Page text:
Top cops needed to go

Although several years have elapsed since a state trooper was recorded using a racial slur during an arrest, we think Gov. Mark Sanford was justified in pressuring two top law-enforce-ment officials to resign for being too lenient on the officer.

Department of Public Safety director Jim Schweitzer, whom Sanford appointed in 2004, and Col. Russell Roark, who heads the Highway Patrol, offered their resignations Friday morning. Sanford, who said the trooper should have been fired, accepted the resignations.

The incident at the heart of this issue occurred during a routine traffic stop in Greenwood County in 2004. An hour-long video shows the officer asking occupants of the car if they have alcohol or weapons in the car. One of the men says no.

But after asking two of the passengers to get out of the car, the trooper finds a handgun inside the vehicle and orders one of the men to put his hands on the patrol car. At that point, one of the men flees.

As the suspect flees, the trooper, who was not identified by the department, can be heard off-camera yelling: "You better run, n, because I'm fixin' to kill you."

Schweitzer and Roark, after viewing the tape, required the trooper to take anger management and diversity training. They also stated last week that they stood by that decision.

Sanford elected to ask for their resignations after viewing the tape with members of the Legislative Black Caucus, who showed it to him Thursday. The Caucus had been lobbying against the reappointment of Schweitzer to a second term because of the video and other incidents in which, Caucus members say, black motorists were treated unfairly by troopers.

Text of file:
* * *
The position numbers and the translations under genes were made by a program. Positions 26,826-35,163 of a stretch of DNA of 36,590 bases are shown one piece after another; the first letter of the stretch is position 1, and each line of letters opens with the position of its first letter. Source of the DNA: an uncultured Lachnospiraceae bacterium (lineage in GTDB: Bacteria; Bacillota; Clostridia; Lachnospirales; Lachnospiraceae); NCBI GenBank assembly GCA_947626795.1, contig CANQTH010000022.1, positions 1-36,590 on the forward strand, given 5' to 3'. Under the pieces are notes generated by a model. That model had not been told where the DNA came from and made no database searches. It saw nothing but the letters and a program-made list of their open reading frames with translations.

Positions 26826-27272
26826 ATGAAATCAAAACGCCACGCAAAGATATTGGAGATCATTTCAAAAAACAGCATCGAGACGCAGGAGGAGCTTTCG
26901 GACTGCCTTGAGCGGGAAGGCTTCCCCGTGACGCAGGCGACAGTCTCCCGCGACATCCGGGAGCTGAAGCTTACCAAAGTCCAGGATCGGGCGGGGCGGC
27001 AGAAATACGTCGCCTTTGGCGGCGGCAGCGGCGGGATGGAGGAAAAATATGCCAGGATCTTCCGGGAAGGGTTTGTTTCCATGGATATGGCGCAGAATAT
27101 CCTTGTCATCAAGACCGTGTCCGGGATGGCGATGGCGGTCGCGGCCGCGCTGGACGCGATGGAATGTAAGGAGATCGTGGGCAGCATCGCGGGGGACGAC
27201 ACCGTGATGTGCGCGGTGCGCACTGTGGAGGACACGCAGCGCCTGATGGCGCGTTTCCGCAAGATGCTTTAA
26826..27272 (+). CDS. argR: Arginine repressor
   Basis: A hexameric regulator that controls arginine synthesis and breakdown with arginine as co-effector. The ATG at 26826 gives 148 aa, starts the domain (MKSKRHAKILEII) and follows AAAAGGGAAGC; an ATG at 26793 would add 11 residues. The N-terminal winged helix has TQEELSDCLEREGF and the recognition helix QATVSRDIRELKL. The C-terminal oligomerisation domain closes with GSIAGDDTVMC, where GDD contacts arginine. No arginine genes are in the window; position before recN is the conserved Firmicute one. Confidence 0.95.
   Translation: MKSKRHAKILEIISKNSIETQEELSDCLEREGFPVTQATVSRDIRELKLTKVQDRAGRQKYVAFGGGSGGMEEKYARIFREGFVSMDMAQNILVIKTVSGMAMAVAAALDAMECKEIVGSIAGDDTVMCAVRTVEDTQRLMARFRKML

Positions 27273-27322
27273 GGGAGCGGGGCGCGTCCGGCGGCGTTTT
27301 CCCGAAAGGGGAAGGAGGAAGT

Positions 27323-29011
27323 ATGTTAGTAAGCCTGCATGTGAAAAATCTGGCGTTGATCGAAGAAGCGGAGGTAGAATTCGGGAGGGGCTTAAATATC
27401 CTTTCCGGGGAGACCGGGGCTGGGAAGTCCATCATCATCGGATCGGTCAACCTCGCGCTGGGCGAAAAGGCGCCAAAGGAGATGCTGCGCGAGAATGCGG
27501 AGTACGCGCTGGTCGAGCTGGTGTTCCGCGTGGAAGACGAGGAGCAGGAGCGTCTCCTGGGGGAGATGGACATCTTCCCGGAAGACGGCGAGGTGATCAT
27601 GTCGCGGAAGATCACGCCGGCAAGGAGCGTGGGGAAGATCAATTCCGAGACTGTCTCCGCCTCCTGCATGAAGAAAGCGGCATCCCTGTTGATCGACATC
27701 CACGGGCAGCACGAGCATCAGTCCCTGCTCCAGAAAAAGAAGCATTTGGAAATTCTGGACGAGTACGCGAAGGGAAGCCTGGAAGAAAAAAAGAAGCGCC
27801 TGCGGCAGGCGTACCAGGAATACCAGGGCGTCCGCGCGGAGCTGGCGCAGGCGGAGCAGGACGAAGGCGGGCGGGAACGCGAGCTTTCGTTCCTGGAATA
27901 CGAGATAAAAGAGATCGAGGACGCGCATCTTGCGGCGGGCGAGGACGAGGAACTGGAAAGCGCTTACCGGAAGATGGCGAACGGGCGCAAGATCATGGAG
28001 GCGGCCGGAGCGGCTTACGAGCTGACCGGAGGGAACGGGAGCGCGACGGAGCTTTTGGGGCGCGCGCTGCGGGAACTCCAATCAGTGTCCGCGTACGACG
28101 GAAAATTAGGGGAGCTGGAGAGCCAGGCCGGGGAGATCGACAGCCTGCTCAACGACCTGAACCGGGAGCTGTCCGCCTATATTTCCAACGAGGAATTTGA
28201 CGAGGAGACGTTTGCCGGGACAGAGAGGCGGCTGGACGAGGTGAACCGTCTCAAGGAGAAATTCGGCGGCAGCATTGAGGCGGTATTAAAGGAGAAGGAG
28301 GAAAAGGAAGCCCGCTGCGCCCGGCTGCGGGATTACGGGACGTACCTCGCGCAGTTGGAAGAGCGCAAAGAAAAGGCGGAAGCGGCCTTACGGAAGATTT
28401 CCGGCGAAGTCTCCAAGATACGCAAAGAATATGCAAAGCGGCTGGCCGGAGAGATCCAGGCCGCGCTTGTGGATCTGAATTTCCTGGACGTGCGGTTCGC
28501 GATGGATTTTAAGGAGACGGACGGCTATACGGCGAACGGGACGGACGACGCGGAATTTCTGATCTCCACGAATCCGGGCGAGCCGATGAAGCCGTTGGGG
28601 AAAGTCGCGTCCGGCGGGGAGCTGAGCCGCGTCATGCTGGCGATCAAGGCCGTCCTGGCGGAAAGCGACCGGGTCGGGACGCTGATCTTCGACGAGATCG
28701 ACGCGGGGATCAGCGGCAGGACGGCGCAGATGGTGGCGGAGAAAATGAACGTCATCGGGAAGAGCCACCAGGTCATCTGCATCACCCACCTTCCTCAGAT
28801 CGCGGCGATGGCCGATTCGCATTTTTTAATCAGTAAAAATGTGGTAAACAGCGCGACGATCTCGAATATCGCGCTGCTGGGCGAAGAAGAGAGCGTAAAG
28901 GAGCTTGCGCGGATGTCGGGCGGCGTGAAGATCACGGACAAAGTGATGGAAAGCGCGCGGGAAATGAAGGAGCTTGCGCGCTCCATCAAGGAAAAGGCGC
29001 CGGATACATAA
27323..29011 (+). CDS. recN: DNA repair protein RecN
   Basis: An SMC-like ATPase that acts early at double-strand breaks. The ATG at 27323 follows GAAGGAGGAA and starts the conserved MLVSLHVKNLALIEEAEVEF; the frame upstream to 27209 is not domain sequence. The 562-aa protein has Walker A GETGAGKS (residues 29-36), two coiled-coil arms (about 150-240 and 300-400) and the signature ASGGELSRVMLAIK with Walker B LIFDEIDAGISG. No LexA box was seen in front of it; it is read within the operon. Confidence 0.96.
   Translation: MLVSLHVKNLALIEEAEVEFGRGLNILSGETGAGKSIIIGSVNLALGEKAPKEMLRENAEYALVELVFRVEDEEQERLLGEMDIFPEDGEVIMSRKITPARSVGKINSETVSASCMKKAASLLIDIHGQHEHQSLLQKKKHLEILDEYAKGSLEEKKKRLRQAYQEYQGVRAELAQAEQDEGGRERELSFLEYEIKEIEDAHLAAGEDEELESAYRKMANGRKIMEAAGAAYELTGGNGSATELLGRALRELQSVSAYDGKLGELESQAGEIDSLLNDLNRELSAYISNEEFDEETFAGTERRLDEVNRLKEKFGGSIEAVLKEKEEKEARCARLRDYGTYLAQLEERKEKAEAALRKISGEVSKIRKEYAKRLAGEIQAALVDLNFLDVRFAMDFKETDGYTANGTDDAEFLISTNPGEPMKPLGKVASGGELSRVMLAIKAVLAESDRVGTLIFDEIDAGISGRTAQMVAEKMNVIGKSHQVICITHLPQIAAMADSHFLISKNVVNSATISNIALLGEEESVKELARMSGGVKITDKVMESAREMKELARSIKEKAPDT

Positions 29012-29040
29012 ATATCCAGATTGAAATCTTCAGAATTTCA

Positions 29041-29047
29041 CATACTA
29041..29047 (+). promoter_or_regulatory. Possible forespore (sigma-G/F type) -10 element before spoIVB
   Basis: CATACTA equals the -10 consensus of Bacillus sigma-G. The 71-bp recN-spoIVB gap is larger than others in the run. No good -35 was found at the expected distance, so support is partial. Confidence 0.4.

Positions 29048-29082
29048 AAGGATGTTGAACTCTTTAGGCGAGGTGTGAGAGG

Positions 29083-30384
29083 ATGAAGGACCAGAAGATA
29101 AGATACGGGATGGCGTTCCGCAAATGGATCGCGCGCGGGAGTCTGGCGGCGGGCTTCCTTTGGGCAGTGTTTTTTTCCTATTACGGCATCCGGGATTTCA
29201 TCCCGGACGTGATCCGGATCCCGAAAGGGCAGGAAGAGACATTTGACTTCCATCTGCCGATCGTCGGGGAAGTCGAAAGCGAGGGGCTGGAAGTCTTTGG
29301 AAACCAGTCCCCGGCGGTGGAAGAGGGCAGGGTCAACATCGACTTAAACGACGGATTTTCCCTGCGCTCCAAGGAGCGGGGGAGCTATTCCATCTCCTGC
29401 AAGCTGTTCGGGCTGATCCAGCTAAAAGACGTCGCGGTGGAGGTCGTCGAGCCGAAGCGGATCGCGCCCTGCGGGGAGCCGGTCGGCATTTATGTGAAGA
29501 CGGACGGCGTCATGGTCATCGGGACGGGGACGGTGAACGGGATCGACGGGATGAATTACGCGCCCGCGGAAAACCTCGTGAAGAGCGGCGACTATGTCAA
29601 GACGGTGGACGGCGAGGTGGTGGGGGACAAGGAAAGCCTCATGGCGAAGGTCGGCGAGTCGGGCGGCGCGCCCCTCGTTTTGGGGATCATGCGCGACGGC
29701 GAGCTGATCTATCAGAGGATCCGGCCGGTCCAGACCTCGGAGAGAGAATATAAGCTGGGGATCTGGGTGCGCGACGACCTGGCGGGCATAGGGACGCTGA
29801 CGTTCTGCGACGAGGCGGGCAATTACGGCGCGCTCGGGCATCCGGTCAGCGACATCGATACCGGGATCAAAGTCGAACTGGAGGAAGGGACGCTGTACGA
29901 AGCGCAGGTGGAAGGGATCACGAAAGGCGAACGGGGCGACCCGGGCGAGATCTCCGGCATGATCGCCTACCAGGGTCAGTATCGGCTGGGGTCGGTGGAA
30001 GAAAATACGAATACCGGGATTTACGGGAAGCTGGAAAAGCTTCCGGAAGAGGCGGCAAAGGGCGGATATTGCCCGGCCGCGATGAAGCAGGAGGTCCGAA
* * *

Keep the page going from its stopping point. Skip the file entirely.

The Caucus also has called for the resignation of Roark, who they and other lawmakers have said is unfair in the way he has promoted troopers.

Some, no doubt, will say Schweitzer and Roark are gone because Sanford wanted to appease Black Caucus members. Clearly, however, the video of the trooper and the black suspects speaks for itself and offers ample justification for asking the two officials to step down.

Using racial slurs while threatening to kill a suspect should be automatic grounds for firing a law-enforcement officer entrusted with maintaining order and protecting public safety. Offering the trooper the option of anger management and diversity training was insufficient punishment for the offense.

Most of South Carolina's state troopers undoubtedly are professionals committed to doing their jobs well and protecting the welfare of all residents. They should not be tainted by this incident.

But Roark and Schweitzer had the responsibility to demonstrate that the trooper's behavior was intolerable, whatever the circumstances. They failed to do that.

We think Sanford made the right call.


The dismissal of two of the state's top law-enforcement officials was appropriate.